The law has had implications in communication since the advent of the First Amendment right to free speech. Title V of the Telecommunication Act of 1996 also known as the Communications Decency act was brought into being in an effort to regulate and prohibit activities. It was originally intended as a legislative response to the overwhelming number of obscene sites on the Internet. In fact its main goal was to protect children from pornography on the web. Yet in its enactment the law expanded provisions that caused it to also be applicable to obscene and harassing phone calls as well as to adult content on cable television.
This legislation specifically prohibits obscene or harassing utilization of a wide array of telecommunicative devices including the telephone, cable television programming and the Internet for the purpose transmitting, viewing, or accessing pornography. In relation to cable television, it gave permission for the cable broadcast stations to block access to people that weren’t subscribers, and allowed cable stations to have the right to not carry programs they deemed obscene. It also offered protection to internet service providers from any legal consequences as a result of what other people posted on the web- i.e. third party content.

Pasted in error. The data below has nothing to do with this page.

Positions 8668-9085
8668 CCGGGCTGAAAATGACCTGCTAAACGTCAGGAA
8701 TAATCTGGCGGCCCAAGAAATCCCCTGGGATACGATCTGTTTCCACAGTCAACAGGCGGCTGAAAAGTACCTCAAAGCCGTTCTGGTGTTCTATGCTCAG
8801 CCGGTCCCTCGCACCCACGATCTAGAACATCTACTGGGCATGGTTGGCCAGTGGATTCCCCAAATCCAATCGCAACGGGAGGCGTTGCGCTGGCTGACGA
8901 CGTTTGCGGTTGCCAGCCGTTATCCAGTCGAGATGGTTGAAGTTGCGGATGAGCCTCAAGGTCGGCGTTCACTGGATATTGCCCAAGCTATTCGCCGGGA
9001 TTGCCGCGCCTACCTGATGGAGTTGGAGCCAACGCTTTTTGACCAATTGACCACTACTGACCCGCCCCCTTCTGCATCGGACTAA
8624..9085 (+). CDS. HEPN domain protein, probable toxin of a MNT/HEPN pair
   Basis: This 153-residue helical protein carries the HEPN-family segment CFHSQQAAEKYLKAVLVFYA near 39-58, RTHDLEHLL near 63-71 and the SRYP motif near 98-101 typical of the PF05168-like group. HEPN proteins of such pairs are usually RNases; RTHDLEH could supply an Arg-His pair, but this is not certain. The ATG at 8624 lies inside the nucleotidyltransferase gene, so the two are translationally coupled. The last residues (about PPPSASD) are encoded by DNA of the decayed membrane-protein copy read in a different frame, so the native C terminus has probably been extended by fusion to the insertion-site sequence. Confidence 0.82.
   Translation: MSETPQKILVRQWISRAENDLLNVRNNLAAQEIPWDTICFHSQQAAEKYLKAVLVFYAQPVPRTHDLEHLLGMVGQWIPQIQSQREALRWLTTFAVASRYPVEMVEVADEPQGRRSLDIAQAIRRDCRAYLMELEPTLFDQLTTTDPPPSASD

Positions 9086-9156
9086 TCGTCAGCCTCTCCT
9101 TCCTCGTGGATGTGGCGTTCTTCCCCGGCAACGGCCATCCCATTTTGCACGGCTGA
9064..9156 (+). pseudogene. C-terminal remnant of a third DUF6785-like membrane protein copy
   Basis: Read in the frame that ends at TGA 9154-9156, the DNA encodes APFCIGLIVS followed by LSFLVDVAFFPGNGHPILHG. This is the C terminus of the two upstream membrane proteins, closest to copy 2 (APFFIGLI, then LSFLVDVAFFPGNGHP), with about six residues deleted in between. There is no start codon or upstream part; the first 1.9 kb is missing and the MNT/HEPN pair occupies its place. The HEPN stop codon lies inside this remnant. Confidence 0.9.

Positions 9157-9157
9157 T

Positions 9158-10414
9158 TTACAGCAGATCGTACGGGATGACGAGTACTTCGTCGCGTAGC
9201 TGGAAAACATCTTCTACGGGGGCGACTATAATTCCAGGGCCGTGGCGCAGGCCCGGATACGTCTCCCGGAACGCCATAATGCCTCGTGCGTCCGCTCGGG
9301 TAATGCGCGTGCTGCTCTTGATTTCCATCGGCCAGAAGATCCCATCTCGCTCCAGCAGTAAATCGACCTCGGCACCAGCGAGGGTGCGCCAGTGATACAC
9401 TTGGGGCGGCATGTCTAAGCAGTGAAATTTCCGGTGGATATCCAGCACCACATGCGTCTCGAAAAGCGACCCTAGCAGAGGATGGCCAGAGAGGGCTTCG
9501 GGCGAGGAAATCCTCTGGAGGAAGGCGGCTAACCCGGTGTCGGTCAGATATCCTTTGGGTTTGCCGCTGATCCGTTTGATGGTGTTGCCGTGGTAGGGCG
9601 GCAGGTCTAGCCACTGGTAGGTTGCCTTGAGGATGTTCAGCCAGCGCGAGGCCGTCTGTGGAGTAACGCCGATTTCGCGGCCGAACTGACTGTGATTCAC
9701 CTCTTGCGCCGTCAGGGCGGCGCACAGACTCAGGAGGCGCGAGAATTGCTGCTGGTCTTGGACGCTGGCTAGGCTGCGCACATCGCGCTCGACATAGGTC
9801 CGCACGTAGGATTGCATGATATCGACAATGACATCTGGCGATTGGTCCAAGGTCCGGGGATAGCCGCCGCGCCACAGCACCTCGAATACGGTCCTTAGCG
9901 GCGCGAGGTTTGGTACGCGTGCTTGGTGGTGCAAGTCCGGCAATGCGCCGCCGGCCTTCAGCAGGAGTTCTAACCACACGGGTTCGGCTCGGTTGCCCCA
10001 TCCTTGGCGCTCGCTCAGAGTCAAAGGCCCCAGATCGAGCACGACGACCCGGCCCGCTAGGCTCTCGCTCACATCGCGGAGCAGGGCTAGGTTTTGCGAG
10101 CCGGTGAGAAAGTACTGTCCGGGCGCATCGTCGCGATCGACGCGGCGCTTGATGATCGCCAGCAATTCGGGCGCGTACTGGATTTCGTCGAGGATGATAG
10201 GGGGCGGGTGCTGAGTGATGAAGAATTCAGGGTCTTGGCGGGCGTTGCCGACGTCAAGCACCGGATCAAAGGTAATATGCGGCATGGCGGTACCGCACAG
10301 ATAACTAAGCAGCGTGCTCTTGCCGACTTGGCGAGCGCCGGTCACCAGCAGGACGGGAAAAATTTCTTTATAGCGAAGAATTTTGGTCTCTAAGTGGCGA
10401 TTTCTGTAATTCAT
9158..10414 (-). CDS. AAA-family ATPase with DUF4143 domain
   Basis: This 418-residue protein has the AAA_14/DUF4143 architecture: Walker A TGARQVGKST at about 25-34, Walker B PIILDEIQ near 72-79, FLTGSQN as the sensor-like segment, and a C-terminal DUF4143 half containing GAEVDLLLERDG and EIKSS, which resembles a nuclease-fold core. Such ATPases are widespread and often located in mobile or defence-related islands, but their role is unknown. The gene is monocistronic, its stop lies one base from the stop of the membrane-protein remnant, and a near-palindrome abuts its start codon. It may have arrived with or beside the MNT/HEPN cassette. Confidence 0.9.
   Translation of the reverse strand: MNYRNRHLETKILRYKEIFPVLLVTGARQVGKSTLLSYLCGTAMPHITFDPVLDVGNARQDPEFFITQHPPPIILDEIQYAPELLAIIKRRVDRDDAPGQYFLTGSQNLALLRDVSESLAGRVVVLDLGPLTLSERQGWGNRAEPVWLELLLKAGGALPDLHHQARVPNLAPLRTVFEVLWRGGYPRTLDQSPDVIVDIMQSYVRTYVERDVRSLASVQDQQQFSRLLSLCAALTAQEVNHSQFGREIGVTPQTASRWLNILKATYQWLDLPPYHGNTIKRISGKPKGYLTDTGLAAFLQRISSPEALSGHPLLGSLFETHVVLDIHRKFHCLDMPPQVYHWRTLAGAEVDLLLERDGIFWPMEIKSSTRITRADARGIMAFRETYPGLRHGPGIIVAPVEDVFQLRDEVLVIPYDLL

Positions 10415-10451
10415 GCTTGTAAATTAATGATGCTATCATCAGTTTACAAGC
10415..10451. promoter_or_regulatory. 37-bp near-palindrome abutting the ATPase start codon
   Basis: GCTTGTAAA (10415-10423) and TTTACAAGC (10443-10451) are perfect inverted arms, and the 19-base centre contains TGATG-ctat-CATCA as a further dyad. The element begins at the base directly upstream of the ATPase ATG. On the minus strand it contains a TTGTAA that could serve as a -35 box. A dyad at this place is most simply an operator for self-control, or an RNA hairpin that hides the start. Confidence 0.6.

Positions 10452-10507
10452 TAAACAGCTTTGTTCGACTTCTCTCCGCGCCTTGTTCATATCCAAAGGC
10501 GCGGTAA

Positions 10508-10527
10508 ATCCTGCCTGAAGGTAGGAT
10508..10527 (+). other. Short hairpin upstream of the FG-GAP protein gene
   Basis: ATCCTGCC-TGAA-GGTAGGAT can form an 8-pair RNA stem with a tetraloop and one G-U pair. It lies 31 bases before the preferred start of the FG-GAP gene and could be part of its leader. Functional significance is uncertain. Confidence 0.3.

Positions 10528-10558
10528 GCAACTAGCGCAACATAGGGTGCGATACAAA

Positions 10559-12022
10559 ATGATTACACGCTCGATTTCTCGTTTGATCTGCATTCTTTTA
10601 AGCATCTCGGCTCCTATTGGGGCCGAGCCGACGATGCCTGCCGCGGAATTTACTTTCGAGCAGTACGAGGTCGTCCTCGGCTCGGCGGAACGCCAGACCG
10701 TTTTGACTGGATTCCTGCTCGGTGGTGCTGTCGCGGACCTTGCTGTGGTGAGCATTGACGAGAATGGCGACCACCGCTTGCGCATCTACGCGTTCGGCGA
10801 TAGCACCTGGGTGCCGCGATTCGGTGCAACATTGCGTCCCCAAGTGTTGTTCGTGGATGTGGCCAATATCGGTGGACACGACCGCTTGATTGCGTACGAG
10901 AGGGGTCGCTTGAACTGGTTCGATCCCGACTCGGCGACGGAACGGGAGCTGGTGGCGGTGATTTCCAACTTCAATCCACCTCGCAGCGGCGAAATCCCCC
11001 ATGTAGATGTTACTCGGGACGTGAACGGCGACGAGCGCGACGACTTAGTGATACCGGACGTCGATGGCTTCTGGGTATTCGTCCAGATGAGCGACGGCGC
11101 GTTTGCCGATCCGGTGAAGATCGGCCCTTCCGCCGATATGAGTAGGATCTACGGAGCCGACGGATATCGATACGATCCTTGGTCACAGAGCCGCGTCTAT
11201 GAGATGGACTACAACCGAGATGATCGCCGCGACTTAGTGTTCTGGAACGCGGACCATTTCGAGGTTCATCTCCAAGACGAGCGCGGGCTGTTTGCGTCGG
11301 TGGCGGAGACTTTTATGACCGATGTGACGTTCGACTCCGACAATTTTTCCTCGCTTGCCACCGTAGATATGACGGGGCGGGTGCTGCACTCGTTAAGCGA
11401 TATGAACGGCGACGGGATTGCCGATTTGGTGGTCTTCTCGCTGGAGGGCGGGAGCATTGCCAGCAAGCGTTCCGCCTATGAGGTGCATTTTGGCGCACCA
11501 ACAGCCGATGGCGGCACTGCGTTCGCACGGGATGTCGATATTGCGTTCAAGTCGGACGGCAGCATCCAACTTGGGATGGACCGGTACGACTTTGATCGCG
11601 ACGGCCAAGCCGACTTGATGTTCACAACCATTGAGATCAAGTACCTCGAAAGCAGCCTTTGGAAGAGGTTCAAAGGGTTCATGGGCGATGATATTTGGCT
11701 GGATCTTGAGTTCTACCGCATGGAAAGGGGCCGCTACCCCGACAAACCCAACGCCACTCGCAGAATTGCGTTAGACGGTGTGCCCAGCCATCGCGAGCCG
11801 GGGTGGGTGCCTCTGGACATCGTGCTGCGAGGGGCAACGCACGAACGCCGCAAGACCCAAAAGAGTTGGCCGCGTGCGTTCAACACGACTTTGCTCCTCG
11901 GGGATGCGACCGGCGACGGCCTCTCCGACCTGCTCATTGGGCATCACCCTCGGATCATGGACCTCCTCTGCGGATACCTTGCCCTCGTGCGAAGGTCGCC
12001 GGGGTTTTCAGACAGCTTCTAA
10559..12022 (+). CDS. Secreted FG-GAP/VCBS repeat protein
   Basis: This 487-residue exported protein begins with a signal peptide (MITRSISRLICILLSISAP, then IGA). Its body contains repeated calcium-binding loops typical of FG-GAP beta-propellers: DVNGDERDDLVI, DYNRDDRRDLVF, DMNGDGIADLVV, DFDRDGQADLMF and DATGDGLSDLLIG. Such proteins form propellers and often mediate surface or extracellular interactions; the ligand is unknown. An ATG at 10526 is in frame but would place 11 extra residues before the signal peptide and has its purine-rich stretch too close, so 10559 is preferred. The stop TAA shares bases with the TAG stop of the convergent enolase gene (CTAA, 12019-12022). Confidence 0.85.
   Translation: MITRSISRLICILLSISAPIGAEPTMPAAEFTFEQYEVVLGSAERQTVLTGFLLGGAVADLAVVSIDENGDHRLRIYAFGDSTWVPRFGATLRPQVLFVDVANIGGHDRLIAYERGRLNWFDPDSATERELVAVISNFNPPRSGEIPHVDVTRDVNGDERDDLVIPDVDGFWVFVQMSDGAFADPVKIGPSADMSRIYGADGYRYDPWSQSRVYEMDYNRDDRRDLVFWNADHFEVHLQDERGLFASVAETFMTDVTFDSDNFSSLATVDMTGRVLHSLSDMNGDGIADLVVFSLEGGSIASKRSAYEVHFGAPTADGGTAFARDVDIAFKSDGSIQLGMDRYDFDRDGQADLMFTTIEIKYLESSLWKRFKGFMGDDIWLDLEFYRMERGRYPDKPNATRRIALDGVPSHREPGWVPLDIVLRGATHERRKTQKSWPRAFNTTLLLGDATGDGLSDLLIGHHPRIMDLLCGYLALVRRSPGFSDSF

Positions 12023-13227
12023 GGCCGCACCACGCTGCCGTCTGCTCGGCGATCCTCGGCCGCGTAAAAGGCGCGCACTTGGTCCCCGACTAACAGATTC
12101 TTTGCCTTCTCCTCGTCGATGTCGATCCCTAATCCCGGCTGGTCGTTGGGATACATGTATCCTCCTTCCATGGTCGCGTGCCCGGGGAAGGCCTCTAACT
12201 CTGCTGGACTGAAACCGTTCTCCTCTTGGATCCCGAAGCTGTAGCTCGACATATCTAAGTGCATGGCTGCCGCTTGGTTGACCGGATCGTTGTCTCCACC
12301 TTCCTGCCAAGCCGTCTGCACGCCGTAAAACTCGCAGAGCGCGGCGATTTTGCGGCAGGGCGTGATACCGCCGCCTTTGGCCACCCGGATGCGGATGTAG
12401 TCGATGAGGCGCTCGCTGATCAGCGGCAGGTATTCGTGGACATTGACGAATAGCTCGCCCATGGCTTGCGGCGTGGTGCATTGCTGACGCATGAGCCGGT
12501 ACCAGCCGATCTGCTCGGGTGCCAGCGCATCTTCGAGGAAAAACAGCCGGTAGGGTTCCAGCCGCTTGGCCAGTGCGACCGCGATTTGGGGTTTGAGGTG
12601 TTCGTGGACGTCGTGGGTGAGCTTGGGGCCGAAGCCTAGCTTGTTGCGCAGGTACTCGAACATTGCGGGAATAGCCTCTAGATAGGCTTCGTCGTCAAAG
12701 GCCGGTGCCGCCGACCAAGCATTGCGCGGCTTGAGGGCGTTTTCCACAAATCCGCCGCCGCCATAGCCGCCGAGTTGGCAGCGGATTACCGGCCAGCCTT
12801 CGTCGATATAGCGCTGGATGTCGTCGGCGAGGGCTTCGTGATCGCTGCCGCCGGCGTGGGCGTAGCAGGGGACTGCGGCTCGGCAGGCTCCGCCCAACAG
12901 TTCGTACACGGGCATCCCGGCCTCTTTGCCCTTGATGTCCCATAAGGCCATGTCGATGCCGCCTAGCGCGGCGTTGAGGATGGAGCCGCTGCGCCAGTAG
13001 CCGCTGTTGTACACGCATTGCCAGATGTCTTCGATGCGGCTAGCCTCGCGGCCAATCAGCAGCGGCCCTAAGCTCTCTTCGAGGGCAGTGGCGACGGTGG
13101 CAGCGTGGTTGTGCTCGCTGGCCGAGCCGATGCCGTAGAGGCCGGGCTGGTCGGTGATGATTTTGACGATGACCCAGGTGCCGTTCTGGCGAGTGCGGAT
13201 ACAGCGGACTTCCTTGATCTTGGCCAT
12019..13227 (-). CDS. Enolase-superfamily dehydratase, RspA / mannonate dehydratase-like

An individual can be held criminally liable for knowingly transmitting patently offensive, indecent or obscene materials over the Internet. This was a highly controversial act that many felt was the governments attempt to censor internet content- however others felt that it was extremely important to make sure that children could have an safe and enjoyable internet experience and that if in the event a child did encounter obscene material that the ISP itself wasn’t held liable. This was viewed as a very important piece of legislation by ISP’s because it provided them with much needed protection from being sued for content they had no control over.